1. Conduct a 4C's Stakeholders Analysis of the Nintendo Wii Market in 2006. Please note that an analysis is more than just a list. You need to describe each stakeholder and how they affect the strategy.
• Consumers (note: there's more than one target segment): The case notes that Nintendo targeted non-gamers in addition to gamers. This included consumers of any age and gender. Conversely, competitors like Sony focused on teens and males. The case also mentions moms/housewives and families as targets of Nintendo marketing. The ideal answer analyzed gamers and a few non-gamer segments, such as moms. Analysis should have included qualitative description -- why is this segment interested in the Wii? -- and quantitative data, such as the segment's size and value. Finding quantitative data required research beyond the case, perhaps to the U.S. Census website. Such data is not easy to find, but this extra effort is what distinguishes an "A" paper. Extra credit was given to creative segmentation, such as targeting businesses and office workers, who might play the Wii on breaks, or doctors who would recommend Wii to their patients.
• Company (keep this brief: focus on 2006 -- no Nintendo history required): A company analysis is not a history report. It should describe the company's brand, resources, internal stakeholders, strengths and weaknesses. An ideal answer noted that Nintendo has a long reputation in gaming, but with the Wii it built a family-friendly brand "that puts smiles on surrounding people's faces." In contrast, the competition had numerous violent games. In addition, unlike Sony and Microsoft, Nintendo is not a diversified company. Its total income is much lower than either of its primary competitors (the case Appendix contains these figures), which meant fewer resources and much more at stake. Either the Xbox or the PS3 could fail, and the parent companies would survive; Nintendo could not afford to have the Wii fail. At the same time, the gaming focus helped position Nintendo as the only pure gaming company: its name is synonymous with electronic gaming. In terms of internal stakeholders, the case talks at length about Satoru Iwata, whose vision drove the company. In a footnote, the case mentions that Iwata had experience as a game developer. By contrast, the CEO's of Sony and Microsoft have no game development experience.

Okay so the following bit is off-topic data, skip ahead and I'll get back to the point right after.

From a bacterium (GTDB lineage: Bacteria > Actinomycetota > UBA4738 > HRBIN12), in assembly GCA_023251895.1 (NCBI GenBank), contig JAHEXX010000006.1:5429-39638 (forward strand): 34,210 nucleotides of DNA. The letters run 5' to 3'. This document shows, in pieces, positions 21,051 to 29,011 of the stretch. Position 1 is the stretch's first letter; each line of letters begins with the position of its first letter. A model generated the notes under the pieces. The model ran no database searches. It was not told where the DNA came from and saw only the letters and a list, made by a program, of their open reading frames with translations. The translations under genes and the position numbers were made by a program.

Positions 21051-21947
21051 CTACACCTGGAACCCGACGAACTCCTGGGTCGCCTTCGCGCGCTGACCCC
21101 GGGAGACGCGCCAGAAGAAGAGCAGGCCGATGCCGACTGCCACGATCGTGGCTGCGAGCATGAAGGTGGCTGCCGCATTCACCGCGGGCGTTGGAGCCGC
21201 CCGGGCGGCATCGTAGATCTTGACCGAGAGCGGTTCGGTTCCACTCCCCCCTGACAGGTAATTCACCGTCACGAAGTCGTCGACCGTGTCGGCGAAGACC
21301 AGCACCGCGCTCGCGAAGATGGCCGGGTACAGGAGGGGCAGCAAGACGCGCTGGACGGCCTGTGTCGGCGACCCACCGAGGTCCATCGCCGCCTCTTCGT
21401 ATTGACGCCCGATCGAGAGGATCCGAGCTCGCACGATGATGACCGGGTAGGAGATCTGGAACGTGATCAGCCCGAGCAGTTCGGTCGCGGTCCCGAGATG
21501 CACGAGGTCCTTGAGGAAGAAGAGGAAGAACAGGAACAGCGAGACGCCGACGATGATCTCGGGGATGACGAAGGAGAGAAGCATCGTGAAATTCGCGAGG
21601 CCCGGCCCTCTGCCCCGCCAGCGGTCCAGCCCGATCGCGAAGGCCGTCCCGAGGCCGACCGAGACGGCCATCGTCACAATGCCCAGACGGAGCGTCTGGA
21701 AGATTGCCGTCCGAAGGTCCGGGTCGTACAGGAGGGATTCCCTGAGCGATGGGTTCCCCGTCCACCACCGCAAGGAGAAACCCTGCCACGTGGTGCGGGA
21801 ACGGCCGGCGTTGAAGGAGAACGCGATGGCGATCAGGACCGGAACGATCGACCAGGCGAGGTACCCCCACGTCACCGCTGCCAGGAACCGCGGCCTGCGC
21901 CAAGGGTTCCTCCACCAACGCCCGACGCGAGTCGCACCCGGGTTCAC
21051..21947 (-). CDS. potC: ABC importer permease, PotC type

• Competitors (keep this brief: describe both direct competitors and indirect competitors, but focus on strengths and weaknesses -- how much of a threat do they pose?) The case discusses the key direct competitors, Sony and Microsoft. Sony had a strong reputation in high-quality electronics, and its PS2 and PS3 systems emphasized technological sophistication. Sony focused on hardcore gamers with increasingly violent games. This recipe translated into early sales success -- but also high prices. Sony's weakness was its increasingly bureaucratic nature, and the decline of its other businesses. While Sony was cutting costs and laying off workers, they also had production problems with the PS3 -- a complicated and expensive piece of technology that is supposed to be a multimedia entertainment hub. This made Sony vulnerable to a challenge. Microsoft was primarily a software company with a controversial brand. Research beyond the case reveals criticisms of Microsoft's monopolistic tendencies, and the fact that Apple was positioning Microsoft as dull and low quality. Research also reveals significant quality-control problems with the Xbox. Microsoft relied heavily on market timing and quantity of games to promote the Xbox, along with Xbox Live, which enables consumers to play each other online. Despite weaknesses, Microsoft and Sony were still formidable competitors -- Nintendo knew it couldn't compete by doing the same things they were. Nintendo had to do something vastly different -- even disruptive. Indirect competitors include PC games, Web-based...